Apple deal less than transparent
IN APPLE DEAL, GOVERNMENT REPS DON’T GET TO SIGN AWAY “PUBLIC’S RIGHT TO KNOW”
Goldwater Institute will pursue records requests over Apple deal to the fullest extent
Media reports this week indicate that public officials and staff from the Arizona Commerce Authority, the City of Mesa, and Maricopa County have signed confidentiality agreements to hide the content of their meetings with Apple Corporation as they worked to attract the tech giant to open operations in the area. According to the Goldwater Institute, attempts by public officials to hide information about how taxpayer dollars are being spent raises serious legal questions, especially in light of Arizona’s broad public records laws requiring open and transparent government.
“It’s troubling that any government employee would think it was in his purview to sign away the public’s right to know,” said Jon Riches, a staff attorney at the Goldwater Institute. “The law is clear – government cannot hide the decisions it is making on behalf of the public.”
Unfortunately, the cavalier attitude emerging toward public records law may echo sentiments at other levels of governance. In a legislative hearing earlier this year, one state representative bemoaned that transparency and open meeting laws had severely undermined her district’s ability to seal “economic development” deals, because businesses being courted did not want to have to disclose information about their dealings in exchange for taxpayer-funded incentives. In another well-known instance of closed-door deal making, the City of Glendale refused to release details of its incentive deal with the Phoenix Coyotes until required to do so by a court order.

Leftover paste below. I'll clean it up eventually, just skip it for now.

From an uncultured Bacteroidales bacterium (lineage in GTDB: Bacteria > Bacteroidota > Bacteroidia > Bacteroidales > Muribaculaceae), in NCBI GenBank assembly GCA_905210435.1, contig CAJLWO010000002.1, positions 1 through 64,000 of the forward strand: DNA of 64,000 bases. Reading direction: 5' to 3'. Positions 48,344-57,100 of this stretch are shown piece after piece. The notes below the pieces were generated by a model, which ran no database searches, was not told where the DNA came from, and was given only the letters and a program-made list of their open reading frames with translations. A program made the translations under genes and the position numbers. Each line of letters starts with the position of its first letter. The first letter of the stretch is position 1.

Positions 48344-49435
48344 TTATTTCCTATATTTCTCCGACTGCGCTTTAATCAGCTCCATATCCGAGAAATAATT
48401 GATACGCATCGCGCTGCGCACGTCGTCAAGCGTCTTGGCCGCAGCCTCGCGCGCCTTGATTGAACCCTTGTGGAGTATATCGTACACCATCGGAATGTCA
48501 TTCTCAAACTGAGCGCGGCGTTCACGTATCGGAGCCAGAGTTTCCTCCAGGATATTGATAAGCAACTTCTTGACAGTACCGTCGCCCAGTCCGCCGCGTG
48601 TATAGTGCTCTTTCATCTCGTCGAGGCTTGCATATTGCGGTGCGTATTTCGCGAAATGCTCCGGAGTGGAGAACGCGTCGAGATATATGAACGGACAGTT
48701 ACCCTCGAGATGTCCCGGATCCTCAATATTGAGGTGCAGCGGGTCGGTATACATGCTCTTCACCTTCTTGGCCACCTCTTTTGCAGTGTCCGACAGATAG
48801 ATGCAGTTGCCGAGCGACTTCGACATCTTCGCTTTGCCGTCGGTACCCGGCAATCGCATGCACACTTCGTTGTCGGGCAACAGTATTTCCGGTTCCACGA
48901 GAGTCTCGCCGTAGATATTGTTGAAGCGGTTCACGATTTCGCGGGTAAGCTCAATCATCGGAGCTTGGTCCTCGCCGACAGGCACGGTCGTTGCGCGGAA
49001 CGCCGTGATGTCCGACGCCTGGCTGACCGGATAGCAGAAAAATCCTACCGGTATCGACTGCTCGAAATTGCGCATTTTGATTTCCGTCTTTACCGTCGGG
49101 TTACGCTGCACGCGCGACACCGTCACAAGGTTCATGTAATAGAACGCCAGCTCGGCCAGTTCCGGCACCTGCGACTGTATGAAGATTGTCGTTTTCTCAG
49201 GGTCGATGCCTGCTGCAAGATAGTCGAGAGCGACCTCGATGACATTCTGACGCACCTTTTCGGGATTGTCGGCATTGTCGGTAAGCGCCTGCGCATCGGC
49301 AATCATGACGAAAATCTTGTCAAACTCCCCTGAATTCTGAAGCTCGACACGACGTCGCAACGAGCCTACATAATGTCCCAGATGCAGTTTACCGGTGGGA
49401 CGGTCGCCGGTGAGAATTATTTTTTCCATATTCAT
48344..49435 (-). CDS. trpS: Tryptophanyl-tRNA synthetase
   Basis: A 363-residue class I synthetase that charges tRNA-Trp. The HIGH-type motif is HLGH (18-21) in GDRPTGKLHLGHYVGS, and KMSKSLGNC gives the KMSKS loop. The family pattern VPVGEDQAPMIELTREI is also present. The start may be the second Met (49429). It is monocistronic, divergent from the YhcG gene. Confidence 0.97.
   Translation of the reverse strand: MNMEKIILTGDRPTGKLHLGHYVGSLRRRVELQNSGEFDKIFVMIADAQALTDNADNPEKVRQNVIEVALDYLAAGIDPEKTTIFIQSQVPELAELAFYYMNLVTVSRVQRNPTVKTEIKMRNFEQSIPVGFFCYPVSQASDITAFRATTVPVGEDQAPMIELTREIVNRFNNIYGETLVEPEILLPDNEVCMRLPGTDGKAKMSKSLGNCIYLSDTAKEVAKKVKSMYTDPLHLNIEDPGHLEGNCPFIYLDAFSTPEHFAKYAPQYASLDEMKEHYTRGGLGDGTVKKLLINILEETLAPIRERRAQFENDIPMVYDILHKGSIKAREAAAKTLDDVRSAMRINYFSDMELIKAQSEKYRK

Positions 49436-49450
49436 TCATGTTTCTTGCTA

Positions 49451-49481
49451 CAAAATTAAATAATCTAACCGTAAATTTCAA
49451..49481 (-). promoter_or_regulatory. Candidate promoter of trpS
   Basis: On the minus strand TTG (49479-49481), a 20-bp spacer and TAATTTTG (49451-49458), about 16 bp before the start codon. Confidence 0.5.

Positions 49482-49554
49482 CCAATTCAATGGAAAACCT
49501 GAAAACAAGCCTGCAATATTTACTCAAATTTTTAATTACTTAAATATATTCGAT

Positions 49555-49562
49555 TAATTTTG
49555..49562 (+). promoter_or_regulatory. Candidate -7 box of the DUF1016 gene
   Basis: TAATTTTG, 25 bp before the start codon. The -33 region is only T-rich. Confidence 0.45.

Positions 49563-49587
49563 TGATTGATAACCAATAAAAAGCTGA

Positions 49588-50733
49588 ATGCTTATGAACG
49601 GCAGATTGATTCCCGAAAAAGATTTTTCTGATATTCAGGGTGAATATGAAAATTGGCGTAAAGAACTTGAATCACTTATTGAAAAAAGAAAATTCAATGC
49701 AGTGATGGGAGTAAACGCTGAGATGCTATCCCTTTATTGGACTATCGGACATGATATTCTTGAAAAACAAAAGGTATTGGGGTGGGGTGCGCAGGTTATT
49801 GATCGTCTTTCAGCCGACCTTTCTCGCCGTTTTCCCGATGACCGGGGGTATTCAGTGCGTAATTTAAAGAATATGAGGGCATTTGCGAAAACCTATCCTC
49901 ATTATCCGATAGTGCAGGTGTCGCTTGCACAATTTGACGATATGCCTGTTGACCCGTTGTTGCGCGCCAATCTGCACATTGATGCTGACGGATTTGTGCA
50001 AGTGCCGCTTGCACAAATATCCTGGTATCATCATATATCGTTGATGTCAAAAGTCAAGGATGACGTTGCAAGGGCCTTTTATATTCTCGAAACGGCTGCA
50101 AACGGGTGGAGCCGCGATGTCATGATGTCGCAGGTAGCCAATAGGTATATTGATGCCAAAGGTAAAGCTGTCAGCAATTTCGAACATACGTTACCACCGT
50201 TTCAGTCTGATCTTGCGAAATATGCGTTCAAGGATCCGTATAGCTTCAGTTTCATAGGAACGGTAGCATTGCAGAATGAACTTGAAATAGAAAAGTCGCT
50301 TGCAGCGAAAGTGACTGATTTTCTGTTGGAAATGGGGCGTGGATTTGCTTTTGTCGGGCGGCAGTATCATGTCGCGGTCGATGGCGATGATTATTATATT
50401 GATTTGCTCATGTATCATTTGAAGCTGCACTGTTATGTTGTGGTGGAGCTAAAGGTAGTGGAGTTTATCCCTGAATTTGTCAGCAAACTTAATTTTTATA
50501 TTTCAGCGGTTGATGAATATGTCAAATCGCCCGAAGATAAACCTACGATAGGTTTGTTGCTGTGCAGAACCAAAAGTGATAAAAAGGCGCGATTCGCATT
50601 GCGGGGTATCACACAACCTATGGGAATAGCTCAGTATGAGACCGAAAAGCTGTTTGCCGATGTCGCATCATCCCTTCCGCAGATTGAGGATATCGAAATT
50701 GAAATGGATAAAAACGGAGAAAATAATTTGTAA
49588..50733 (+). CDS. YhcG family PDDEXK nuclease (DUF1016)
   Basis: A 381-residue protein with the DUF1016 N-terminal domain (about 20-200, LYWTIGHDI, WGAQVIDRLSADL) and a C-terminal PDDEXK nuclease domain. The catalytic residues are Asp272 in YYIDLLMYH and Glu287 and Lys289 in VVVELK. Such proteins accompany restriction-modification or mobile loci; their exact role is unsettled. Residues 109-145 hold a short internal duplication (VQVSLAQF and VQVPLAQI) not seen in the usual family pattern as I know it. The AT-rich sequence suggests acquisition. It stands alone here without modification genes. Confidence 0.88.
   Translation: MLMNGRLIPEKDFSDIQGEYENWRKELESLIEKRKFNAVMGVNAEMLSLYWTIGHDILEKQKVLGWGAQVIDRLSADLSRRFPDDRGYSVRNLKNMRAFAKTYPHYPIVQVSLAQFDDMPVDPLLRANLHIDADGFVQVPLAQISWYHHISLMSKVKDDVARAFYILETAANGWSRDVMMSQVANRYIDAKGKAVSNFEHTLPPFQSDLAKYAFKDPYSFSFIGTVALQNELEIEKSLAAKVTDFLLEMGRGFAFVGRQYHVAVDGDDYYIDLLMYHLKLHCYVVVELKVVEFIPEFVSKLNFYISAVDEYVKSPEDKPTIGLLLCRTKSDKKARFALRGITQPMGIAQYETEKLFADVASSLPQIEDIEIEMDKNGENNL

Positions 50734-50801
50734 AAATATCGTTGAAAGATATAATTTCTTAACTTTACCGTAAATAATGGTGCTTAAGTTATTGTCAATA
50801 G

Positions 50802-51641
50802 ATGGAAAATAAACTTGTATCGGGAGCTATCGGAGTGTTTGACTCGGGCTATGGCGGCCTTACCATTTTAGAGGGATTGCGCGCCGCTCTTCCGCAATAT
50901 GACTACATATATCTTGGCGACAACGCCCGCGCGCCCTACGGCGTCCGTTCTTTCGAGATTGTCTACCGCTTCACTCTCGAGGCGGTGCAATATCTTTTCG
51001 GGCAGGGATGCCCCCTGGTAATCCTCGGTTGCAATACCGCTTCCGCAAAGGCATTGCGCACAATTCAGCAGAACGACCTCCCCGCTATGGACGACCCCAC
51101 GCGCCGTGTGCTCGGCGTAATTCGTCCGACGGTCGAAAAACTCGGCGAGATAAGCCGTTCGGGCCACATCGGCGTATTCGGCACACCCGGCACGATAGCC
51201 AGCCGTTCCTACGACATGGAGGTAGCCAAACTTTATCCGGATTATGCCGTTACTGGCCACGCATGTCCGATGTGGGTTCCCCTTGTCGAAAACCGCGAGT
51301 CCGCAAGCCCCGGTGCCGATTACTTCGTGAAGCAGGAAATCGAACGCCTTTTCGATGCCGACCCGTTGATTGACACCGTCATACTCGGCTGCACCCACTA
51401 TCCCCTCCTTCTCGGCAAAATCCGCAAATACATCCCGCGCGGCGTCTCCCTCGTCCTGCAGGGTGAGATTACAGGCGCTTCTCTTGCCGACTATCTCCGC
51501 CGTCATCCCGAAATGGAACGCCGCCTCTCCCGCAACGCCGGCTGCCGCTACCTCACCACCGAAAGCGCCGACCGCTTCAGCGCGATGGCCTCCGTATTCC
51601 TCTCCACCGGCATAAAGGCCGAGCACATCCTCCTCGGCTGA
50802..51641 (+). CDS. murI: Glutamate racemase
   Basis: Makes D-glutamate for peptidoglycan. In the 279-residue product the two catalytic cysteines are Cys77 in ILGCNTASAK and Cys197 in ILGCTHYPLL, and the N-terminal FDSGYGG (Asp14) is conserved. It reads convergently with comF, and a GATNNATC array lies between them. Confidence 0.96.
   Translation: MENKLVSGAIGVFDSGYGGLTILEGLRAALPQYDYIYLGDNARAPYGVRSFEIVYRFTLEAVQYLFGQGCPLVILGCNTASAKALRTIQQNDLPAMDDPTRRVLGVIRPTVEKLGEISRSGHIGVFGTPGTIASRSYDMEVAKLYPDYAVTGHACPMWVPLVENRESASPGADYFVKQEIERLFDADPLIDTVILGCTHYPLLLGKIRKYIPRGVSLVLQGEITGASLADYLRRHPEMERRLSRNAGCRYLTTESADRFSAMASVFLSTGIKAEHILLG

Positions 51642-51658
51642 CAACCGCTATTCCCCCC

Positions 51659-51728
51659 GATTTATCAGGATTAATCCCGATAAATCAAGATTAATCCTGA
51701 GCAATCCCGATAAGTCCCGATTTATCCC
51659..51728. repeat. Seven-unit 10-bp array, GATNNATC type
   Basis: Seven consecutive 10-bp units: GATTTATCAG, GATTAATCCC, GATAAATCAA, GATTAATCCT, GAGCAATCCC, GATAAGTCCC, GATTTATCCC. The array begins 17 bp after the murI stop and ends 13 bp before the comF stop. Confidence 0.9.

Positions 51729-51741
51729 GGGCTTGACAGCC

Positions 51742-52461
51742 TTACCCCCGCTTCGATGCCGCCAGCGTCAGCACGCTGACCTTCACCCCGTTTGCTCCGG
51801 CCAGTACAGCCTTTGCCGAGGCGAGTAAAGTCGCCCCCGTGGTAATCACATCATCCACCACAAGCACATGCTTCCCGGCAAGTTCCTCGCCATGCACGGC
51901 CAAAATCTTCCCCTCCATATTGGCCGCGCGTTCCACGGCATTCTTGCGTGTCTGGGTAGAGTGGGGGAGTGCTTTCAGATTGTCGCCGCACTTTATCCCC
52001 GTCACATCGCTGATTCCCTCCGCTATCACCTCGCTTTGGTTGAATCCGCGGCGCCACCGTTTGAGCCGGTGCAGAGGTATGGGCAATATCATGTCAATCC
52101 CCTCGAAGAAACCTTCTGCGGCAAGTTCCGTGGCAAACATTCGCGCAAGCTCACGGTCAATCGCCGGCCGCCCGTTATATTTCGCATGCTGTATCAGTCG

While the law allows for secret negotiations, it is clear the public has a legal right to know the details of any agreements before the deals are approved. In the case of the Apple deal, public officials are taking secrecy to new levels, not just being evasive about the terms and incentives of the deal, but also the terms of the confidentiality agreements they’ve signed in their public capacities.
The Goldwater Institute has filed public records requests of its own to gain information from the Arizona Commerce Authority, the City of Mesa, and Maricopa County, about the details surrounding the Apple deal. While none of the public bodies have yet responded to the requests, the Goldwater Institute intends to pursue the records requests to the fullest extent–including through the courts, if necessary.
“This is not a grey area,” said Riches. “Government is employed to serve the public, and the public shouldn’t have to jump through hoops to find out how their employees are allocating the dollars.”